Seams Plausible: Part One Of The Completely Exhaustive Encyclopedic All-Encompassing & Completely Unnecessary Extremely Long Look At The Tee Shirt (or T-Shirt)



A semi-regular column answering
questions about clothing.



Welcome to Part One of our “Completely Exhaustive Encyclopedic All-encompassing and Completely Unnecessary Extremely Long Look at the Tee Shirt (or T-shirt)” where we’re still answering last week’s question from Dan S.: “Which T-shirt should I wear under a white dress shirt?” Today’s episode: why men should or should not wear T-shirts (or tee shirts) in the first place.

A T-shirt keeps a good quality dress shirt from coming directly in contact with your skin. Which may (or may not) prolong the life of your shirt. Roughly 50% of the “online experts” (as they like to call themselves) have said with certainty that a T-shirt does NOT prolong the life of a dress shirt. The other 50% state conclusively that it DOES. You’re on your own here, so pick a side.

A T-shirt absorbs sweat so your shirt doesn’t. You may (or may not) need this. It depends a lot on what you’re doing in your dress shirt: mining coal or sitting quietly in an air-conditioned office waiting for 5:00 so you can get home and enjoy a refreshing beverage.

Here’s a fun science fact about sweating that may (or may not) be true: it’s not sweat that causes yellow stains on shirts. According to other “online experts” like “Boatman445” and “Hoocheemama271,” it’s the aluminum in your antiperspirant. “Cap’nBilly084” suggests that if you’re wearing a T-shirt to prevent staining, switch to a non-aluminum antiperspirant and skip the T-shirt. Bad idea, Cap’n Billy. It’s clear that you don’t sell T-shirts for a living.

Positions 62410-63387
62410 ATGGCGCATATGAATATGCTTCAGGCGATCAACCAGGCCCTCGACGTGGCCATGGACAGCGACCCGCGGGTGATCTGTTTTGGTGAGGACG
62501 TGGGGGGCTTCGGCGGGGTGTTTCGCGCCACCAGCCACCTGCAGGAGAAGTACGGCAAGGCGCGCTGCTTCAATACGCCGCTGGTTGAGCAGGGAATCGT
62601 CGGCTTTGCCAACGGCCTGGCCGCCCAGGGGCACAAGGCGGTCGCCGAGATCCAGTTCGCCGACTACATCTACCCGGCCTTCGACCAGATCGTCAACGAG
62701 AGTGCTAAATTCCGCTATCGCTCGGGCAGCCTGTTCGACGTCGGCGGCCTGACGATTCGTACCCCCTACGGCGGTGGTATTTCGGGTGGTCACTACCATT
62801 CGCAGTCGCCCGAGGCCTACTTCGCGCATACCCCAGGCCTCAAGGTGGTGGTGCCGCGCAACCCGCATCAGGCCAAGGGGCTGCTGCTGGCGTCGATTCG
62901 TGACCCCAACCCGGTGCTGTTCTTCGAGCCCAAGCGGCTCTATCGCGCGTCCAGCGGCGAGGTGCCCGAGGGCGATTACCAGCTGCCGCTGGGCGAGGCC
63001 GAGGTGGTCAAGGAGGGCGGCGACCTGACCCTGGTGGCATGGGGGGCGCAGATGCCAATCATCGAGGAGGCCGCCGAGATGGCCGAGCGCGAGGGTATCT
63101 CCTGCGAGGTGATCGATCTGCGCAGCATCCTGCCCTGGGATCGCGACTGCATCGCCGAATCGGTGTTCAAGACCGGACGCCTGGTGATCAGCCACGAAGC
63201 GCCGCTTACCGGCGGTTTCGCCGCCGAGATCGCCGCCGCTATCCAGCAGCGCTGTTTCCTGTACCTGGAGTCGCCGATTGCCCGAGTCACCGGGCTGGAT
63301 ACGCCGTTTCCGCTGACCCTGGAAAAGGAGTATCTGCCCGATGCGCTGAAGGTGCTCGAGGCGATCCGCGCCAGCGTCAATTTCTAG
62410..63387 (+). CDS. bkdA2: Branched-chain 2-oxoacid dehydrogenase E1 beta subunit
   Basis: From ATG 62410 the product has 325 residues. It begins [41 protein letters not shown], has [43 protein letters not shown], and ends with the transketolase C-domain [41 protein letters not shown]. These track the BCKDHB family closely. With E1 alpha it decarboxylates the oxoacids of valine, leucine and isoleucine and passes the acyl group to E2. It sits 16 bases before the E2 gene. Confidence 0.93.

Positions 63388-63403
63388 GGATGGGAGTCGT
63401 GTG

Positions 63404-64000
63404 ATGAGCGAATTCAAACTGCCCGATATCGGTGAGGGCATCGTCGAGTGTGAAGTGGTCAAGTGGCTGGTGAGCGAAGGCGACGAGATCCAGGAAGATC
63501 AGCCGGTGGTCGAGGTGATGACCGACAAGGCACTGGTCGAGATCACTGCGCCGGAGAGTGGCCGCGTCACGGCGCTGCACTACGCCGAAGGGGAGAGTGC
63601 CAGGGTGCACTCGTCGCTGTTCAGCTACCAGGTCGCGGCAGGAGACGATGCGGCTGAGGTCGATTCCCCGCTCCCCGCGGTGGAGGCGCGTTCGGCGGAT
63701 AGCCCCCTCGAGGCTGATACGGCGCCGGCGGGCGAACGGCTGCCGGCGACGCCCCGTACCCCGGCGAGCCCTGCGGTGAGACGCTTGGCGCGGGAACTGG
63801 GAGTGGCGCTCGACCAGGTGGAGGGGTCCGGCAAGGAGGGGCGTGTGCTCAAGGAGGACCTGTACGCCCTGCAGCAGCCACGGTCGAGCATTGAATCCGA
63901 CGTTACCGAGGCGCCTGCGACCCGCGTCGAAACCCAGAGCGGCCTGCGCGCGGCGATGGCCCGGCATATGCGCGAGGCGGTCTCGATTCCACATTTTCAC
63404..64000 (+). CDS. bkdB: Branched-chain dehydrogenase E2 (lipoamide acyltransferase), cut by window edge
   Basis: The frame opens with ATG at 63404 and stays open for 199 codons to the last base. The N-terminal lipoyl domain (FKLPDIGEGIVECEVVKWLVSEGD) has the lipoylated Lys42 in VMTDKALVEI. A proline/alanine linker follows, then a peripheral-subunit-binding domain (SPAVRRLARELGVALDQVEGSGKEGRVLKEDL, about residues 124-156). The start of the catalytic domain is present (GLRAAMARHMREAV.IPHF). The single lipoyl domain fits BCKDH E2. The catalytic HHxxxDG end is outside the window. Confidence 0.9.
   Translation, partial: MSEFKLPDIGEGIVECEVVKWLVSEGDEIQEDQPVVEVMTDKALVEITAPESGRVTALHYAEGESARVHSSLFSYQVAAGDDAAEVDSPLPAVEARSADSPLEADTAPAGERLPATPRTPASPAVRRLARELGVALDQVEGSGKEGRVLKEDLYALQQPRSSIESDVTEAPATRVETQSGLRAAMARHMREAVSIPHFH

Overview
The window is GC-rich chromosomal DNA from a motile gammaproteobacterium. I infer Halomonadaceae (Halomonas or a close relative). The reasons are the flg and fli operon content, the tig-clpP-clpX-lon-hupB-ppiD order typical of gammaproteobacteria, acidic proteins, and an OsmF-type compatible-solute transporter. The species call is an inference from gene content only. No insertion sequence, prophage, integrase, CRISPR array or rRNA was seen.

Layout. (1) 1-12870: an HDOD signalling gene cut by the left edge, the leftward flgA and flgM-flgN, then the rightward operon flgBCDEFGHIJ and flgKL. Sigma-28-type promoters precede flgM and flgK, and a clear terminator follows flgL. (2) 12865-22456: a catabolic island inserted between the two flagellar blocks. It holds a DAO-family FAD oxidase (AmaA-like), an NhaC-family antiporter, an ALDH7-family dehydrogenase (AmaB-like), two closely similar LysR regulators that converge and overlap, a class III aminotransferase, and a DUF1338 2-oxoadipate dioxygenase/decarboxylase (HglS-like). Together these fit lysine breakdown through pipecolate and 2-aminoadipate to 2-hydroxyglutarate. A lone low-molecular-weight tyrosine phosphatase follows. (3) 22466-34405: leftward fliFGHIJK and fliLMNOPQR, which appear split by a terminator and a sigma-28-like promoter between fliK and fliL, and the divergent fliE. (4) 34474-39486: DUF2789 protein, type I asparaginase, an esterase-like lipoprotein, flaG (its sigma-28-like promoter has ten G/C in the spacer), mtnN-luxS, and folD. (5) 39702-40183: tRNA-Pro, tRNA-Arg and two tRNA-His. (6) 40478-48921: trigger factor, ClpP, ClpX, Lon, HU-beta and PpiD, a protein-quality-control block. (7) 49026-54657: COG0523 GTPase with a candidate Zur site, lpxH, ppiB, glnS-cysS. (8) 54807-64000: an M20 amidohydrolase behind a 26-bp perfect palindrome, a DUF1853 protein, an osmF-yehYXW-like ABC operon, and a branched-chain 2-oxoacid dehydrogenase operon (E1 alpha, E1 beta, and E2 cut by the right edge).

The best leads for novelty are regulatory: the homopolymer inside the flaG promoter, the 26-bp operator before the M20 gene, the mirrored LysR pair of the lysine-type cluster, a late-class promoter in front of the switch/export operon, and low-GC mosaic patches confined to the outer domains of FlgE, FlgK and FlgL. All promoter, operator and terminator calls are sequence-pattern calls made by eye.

Finally, a tee can provide a layer of warmth. It doesn’t have to be winter in Wisconsin – your office may be super air-conditioned in summer. Or you may be planning to visit Neptune where surface temperatures can reach -346° F, so another layer could be useful there as well.

In conclusion, a T-shirt can (or cannot) do several things you may (or may not) need. Meantime, for a good T-shirt, look here.

Next time: Part Deux of The Completely Exhaustive Encyclopedic All-encompassing and Completely Unnecessary Extremely Long Look at the Tee Shirt (or T-shirt).

You’re welcome.

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